Tongue is the principle articulator for speech and learning its position for a given sound is the key to speech learning [Figure 12]. The source of production of sound is the air in the lungs which passes through the vibrators (vocal folds in the larynx) and as it en routes to the exterior, i.e., larynx, pharynx, nasal cavity, and oral cavity, the sound is modified by various structures which act as resonators to reinforce the original sound wave. Furthermore, it involves precise coordination between different articulators that refines the final sound. The articulators move toward each other to create an obstruction that shapes the air in a particular fashion.
Figure 12: Normal position of tongue

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Vocal folds, velum and pharynx, velum and tongue, tongue and palate, lips and teeth, and lips themselves are prime articulators. The point of maximum obstruction is called the place of articulation and the way the obstruction forms and releases is the manner of articulation, e.g., stops (plosive) and fricatives. This involves six valves; bilabial, labiodental, linguodental, linguoalveolar [Figure 13], linguopalatal [Figure 14], and linguovelar [Figure 15] as shown in [Table 1] and [Table 2].[8]
Figure 13: Position of tongue in linguoalveolar sounds

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Figure 14: Position of tongue in linguopalatal sounds

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Figure 15: Position of tongue in linguovelar sounds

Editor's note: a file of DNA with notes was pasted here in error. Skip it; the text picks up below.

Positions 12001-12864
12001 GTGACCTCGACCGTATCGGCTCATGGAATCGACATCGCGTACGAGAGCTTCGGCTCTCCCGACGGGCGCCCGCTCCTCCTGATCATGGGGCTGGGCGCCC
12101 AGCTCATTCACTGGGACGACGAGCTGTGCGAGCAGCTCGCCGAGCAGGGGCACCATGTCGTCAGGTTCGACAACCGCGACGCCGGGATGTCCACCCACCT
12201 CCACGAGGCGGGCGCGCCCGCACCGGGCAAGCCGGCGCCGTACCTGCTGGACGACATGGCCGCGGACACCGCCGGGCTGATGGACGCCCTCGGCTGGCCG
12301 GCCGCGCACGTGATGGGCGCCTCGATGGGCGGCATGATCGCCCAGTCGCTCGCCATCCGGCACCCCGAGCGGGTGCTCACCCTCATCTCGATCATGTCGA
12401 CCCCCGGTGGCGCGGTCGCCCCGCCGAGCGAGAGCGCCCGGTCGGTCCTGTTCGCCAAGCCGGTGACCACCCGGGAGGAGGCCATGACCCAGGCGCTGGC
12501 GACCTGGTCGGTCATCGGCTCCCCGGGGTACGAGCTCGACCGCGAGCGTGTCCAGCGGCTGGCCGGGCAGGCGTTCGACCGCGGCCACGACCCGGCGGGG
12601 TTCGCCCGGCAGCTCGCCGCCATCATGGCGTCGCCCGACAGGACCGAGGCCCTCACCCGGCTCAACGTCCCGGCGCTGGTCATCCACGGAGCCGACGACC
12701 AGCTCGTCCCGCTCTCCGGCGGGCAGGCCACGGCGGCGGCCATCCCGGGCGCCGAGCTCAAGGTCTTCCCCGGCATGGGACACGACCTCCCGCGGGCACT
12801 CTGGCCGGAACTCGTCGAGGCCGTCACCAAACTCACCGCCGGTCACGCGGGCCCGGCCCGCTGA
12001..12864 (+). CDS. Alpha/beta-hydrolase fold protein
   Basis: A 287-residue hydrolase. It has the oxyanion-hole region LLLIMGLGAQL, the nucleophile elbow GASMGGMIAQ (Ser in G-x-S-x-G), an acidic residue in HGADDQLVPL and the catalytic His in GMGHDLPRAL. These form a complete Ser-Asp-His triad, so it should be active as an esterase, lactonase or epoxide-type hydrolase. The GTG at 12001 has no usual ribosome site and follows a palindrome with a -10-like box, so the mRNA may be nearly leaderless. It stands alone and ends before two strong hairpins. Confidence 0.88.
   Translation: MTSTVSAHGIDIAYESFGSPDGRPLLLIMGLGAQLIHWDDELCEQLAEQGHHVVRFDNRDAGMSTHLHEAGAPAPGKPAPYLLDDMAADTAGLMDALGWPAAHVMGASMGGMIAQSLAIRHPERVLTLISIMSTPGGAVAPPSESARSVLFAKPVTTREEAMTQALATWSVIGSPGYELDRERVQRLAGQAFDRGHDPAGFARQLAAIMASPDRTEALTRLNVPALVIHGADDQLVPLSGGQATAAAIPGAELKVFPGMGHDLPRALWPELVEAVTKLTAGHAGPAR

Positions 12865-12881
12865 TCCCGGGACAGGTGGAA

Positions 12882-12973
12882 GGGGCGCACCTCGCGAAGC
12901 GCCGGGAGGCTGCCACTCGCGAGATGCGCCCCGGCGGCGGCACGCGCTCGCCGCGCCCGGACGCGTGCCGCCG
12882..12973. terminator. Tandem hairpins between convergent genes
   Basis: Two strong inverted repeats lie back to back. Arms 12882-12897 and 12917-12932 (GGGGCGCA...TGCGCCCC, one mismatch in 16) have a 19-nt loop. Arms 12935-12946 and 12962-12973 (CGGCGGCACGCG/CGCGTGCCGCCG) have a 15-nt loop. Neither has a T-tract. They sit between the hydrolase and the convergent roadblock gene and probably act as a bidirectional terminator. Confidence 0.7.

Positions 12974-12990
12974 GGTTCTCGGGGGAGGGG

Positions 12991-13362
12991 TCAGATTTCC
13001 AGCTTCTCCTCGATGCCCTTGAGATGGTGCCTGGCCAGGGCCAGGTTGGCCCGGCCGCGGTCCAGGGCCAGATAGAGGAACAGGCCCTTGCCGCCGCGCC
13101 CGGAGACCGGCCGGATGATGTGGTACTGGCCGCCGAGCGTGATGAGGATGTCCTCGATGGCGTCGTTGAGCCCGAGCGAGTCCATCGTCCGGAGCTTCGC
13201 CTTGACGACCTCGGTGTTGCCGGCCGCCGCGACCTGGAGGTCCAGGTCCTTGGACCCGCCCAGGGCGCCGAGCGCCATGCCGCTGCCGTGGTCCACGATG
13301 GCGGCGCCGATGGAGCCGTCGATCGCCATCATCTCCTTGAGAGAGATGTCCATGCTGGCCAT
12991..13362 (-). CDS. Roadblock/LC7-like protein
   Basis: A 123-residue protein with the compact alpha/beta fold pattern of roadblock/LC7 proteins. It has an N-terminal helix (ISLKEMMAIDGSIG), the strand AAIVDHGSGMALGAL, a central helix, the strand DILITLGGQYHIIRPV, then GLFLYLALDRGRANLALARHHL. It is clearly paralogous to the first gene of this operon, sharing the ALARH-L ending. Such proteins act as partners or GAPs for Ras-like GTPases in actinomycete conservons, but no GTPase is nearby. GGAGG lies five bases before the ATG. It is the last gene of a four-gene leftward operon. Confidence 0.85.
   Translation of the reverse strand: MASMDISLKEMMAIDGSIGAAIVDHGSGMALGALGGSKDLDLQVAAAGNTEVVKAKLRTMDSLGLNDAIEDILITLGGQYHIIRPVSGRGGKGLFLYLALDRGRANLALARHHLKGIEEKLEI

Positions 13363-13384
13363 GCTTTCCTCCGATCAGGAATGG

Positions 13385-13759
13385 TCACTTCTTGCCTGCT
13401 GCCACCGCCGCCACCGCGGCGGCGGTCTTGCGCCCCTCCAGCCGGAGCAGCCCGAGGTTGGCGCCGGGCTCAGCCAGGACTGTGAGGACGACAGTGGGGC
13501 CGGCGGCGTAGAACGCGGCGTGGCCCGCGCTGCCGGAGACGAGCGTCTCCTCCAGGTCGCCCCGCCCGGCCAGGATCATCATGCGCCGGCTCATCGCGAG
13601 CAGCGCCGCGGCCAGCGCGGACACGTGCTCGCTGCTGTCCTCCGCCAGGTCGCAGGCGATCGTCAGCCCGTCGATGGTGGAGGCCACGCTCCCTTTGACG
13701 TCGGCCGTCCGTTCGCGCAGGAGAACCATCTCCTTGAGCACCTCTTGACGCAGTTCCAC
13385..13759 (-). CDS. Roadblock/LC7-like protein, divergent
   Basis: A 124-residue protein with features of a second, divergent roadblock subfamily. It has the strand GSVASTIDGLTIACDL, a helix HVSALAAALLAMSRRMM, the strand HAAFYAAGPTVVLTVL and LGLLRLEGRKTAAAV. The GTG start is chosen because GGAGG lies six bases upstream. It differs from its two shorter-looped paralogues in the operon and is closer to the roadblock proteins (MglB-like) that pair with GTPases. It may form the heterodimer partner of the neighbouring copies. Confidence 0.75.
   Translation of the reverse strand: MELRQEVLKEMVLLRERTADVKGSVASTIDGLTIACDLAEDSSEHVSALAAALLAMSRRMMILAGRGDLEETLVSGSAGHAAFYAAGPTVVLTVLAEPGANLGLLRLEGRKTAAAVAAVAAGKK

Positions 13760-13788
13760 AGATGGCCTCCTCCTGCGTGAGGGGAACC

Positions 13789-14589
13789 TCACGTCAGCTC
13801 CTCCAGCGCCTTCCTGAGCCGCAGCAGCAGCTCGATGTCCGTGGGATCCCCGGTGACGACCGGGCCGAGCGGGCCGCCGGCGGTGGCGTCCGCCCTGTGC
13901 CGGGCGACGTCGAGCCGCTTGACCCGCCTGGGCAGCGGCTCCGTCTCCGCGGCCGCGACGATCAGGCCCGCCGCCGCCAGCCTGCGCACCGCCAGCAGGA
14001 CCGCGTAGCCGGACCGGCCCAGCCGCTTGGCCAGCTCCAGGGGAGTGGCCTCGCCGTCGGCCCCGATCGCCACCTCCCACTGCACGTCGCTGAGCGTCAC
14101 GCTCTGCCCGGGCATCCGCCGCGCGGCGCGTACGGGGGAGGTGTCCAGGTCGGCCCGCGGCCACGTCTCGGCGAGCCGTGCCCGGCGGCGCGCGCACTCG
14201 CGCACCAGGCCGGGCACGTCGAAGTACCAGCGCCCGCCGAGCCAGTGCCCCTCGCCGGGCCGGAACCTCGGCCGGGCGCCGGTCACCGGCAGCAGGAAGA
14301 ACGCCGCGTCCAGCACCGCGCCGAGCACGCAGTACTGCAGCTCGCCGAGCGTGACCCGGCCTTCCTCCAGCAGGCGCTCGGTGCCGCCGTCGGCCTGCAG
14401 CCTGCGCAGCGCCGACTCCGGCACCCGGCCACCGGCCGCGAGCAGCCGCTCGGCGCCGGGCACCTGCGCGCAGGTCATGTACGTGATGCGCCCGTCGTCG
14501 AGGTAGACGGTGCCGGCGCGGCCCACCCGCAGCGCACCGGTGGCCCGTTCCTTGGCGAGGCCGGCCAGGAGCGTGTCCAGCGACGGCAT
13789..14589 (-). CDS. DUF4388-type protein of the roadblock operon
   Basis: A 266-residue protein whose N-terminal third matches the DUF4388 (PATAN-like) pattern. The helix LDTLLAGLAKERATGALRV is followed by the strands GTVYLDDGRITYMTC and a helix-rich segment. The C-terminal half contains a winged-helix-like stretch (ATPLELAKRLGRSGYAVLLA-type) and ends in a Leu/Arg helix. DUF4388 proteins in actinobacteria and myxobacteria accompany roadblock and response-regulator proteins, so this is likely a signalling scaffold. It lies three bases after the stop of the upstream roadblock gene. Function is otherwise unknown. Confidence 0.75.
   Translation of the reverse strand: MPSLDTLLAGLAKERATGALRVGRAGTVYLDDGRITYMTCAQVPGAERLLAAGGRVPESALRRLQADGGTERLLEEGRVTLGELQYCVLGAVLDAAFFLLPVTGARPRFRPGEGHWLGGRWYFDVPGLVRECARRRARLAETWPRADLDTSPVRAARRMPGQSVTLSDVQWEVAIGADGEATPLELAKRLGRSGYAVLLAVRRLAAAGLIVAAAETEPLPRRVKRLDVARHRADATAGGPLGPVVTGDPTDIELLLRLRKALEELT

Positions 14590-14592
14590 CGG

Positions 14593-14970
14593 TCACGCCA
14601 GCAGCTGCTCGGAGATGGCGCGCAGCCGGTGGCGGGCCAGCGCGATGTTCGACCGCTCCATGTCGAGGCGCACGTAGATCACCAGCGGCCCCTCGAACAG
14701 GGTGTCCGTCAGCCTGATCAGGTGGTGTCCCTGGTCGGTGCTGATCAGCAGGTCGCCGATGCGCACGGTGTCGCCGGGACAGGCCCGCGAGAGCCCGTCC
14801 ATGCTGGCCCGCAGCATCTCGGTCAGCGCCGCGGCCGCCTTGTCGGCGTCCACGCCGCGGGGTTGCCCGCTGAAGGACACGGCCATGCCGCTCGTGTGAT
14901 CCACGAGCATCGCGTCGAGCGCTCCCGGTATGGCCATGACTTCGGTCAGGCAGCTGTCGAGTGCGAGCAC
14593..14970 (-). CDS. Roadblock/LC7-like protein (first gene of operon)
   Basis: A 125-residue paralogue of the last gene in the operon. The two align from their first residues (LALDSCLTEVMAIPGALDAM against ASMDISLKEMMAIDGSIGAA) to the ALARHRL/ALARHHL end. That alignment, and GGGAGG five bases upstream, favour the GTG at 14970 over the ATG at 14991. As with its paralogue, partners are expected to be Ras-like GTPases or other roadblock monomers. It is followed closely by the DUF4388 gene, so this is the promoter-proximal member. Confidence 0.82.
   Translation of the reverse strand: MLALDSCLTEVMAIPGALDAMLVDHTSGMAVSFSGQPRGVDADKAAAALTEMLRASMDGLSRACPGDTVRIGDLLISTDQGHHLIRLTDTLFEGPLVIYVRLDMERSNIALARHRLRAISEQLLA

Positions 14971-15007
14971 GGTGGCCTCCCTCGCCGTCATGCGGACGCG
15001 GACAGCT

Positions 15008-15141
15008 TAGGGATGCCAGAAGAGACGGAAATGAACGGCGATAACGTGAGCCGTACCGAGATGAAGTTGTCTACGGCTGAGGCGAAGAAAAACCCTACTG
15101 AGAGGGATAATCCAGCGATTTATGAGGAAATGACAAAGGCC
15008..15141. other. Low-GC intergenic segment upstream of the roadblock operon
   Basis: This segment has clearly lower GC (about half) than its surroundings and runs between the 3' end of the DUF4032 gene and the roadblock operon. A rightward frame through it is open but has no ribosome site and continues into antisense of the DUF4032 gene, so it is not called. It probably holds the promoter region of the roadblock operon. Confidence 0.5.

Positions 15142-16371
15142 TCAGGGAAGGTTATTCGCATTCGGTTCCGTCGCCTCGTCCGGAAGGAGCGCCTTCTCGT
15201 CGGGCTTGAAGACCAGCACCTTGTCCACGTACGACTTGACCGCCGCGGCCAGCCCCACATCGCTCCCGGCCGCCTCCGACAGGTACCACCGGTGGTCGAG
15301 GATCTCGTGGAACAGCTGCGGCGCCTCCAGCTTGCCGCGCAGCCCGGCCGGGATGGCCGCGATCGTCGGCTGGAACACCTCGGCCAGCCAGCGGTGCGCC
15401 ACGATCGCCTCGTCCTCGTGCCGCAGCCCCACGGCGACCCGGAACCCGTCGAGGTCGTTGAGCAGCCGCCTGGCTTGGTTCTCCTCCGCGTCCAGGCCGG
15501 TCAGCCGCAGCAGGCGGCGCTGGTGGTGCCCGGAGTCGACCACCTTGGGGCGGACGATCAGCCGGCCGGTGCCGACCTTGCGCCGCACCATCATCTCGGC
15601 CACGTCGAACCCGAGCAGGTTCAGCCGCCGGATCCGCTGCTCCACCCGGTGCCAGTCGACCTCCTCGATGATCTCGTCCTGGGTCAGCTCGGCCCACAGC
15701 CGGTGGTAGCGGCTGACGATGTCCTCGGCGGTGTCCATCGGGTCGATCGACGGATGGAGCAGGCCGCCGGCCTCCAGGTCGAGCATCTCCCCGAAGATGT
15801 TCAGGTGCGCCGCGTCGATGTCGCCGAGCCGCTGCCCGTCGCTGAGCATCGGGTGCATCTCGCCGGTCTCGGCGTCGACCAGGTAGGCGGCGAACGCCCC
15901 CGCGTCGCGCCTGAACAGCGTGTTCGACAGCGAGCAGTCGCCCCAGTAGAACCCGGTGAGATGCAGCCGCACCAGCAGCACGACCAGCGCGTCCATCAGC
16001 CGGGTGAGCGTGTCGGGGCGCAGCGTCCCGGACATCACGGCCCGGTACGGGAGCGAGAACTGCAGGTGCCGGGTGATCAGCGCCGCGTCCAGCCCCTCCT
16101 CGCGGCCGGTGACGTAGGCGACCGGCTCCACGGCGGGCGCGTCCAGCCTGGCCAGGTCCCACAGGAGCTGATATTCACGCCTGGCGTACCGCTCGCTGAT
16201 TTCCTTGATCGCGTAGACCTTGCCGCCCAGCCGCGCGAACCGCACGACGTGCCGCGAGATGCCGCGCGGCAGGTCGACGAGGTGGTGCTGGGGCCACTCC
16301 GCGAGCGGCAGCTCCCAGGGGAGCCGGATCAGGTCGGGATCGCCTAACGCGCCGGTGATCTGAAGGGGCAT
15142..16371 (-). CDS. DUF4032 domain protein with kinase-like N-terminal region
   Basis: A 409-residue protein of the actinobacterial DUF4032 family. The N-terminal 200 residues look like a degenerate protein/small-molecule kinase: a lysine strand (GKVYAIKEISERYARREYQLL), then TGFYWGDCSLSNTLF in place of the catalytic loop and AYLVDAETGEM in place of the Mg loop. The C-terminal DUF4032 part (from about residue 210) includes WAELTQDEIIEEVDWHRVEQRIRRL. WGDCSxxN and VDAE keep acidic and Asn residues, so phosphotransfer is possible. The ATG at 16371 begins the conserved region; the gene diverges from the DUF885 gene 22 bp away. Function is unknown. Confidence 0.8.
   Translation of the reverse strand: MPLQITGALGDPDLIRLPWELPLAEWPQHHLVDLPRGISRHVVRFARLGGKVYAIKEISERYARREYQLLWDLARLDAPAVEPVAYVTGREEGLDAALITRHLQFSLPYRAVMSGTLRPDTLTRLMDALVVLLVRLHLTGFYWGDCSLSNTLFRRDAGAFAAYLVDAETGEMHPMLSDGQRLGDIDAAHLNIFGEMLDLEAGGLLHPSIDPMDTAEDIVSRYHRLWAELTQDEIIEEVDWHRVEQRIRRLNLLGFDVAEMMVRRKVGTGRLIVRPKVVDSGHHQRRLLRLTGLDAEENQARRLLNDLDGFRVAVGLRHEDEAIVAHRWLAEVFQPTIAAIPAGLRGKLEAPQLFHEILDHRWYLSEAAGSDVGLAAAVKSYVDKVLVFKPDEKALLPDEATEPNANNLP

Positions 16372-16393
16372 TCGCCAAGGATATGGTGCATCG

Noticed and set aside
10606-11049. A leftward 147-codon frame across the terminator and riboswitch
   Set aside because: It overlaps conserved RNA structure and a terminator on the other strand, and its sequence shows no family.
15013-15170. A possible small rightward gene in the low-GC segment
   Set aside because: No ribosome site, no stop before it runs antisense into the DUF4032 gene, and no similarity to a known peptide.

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Table 1: Manner of production - Hindi consonants[8]

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Table 2: Manner of production - English consonants[8]

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Nonetheless, glossectomy definitely hampers the production of linguodental, linguoalveolar, linguopalatal, and linguovelar sounds [Figure 16]. This basic knowledge was applied to do the functional wax technique. Since the patient had right side defect, the PAP required more addition of wax on that side [Figure 17]. Molten wax was painted in segments to record one group at a time. Linguoalveolar [Figure 18] sounds were used first, linguopalatal [Figure 19] sounds the next, and linguovelar at the end [Figure 20].
Figure 16: After glossectomy

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Figure 17: Cross-section image to show palatal augmentation prosthesis

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Figure 18: Addition of wax for linguoalveolar sounds

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Figure 19: Addition of wax for linguopalatal sounds

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Figure 20: Addition of wax for linguovelar sounds

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The prosthodontic management of glossectomy patients depends on the size of the defect. The patients with partial tongue resection often include PAP to lower the palatal vault, while the management of total glossectomy usually requires a mandibular tongue prosthesis.[9] The purpose of the prosthodontic rehabilitation in such cases is to reduce the size of the oral cavity for better speech and directing food into the esophagus for efficient swallowing. Undoubtedly, the rehabilitation in such cases is a challenging process for both the prosthodontist and the patient. The functional utility of a static prosthesis is limited as it cannot replace the mobile tongue, which is capable of infinite movements in swallowing and speech.